There were two games going on – first, a matinee Sweden-Finland encounter, after which came the United States-Canada battle – but the parking lot was rich with information. There were dozens of license plates from Ontario, and there was an impressive representation of American plates – dozens from Michigan, of course, but then others from New York, New Jersey, Illinois, Connecticut, Wyoming, Ohio, and Indiana.
And the parking lot had hundreds of cars, not just a few. Inside, about 1,000 fans watched this casual event. It was the middle of the summer, but as temperatures and humidity soared the feeling inside was anything but casual.
This felt like a tournament.
“For us, it’s huge,” Swedish coach Tomas Monten said of the WJSS. “I’ve been here the last three years, two times here, last year in Canada. For us, it’s the only chance we have to play the U.S. and Canada except for the World Juniors. And when the tournament is in North America, this is the only time for us to play them. It’s great because we can also almost always get all the players we want, and the setup here is excellent. USA Hockey are great hosts. We like coming to this event a lot.”
Monten’s Finnish counterpart, the legendary Raimo Helminen, agreed. “In Finland, this is very important because we can get all the players we want to invite together. It’s a good way to judge the players, and you can watch them for the next two or three months and see who is going up and who is going down. It’s the same for every team, but it’s very helpful.”
This Summer Showcase started back in 2002 as a small but important internal event. USA Hockey gathered 47 top under-20 players in Lake Placid from August 1-10 for a camp leading to the 2003 IIHF World Junior Championship roster selection later in the year.
As part of the so-called “evaluation camp,” USA Hockey invited a U20 select team from Finland to participate in a “summer challenge,” playing two American teams, USA Blue and USA White.
The gathering was a success, so USA Hockey repeated the process the next year. In 2004, it moved to the Ralph Engelstad Arena in Grand Forks, a beautiful new arena and host to the World Junior Championship later that season. Again, the Americans created two squads, but this time teams from both Finland and Sweden came over to participate.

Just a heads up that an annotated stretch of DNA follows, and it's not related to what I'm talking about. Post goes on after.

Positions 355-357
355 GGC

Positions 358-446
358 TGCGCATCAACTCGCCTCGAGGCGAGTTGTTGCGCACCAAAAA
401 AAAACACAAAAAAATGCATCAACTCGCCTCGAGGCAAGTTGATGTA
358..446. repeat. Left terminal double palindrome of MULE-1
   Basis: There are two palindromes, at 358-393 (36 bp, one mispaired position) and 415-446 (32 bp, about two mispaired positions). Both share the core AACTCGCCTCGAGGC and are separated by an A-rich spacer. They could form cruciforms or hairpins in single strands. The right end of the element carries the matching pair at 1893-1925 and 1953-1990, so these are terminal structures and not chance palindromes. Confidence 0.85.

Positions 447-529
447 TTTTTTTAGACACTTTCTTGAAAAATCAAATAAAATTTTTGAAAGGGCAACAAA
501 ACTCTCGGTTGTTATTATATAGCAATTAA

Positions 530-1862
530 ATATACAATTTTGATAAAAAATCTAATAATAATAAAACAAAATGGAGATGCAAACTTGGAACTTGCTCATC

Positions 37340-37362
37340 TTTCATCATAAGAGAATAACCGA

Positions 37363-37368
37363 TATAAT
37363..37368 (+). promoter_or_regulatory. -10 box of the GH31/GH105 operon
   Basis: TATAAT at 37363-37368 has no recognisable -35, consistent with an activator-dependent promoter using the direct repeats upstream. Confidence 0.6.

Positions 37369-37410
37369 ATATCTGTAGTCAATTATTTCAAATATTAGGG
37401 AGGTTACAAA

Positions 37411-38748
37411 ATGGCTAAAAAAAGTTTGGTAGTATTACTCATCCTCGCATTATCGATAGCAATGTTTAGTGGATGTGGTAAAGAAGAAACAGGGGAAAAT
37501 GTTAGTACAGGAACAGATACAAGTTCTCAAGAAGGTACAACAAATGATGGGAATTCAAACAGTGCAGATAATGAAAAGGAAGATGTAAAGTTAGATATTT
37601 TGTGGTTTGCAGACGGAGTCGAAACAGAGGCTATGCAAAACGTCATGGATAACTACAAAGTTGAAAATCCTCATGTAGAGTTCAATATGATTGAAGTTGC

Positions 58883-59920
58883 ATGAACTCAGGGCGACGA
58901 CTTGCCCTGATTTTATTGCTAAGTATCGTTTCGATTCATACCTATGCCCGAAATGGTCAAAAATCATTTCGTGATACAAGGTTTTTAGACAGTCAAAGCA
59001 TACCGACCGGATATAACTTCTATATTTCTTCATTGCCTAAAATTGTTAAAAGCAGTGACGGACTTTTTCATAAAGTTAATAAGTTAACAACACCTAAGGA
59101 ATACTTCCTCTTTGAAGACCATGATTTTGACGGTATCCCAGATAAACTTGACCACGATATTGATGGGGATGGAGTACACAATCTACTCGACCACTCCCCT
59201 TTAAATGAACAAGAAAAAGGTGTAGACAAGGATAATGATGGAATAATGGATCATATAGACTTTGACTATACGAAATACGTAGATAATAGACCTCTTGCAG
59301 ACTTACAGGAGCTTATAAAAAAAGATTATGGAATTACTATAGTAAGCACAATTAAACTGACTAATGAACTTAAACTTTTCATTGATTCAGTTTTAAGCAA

The evaluation camp returned to Lake Placid a year later, and there it remained for the next decade. Usually the Finns and Swedes came over, but in 2009 the Russians gave it a try. It wasn’t until 2013 that Canada became involved, and that, of course, ramped up the intensity of the event all around. It’s one thing for a Blue and White game to be played at a lacklustre pace in August, but United States-Canada? Casual is not ever in that conversation.
In 2016, the Plymouth Whalers of the OHL were sold and moved to Flint, leaving a vacancy at the Compuware Arena in Plymouth as the venue had been known until then. USA Hockey moved in, taking their summer evaluation camp with them to the USA Hockey Arena. A year later, TSN in Canada and the NHL Network in the U.S. got in on the act, televising the final six games of the event and re-naming it the World Junior Summer Showcase.
This past week, it seemed as though the “event” became a “tournament” as the final games were played, and the casual play turned into a more intense competition than what one might have expected.
No, roster spots weren’t won or lost this week, but impressions were surely made and coaches took note, as did the many, many scouts on hand to watch the proceedings. But for Monten, it wasn’t just goals and breakouts that mattered.
“You get a better feel off the ice than on the ice for the players,” he elaborated. “On the ice, you know players will step up once the hockey season starts, but off ice it’s good for us to get to know the players a little more and try to build some chemistry. You can see who’s eating with whom, who’s talking, who’s doing things off the ice.”
On ice and off, this Summer Showcase has become an integral event for these four teams. And for anyone wondering why they bother, consider this: World Junior gold has been won by one of these four teams every year since 2004, with one exception – Russia in 2011.
Important hockey in August? You better believe it.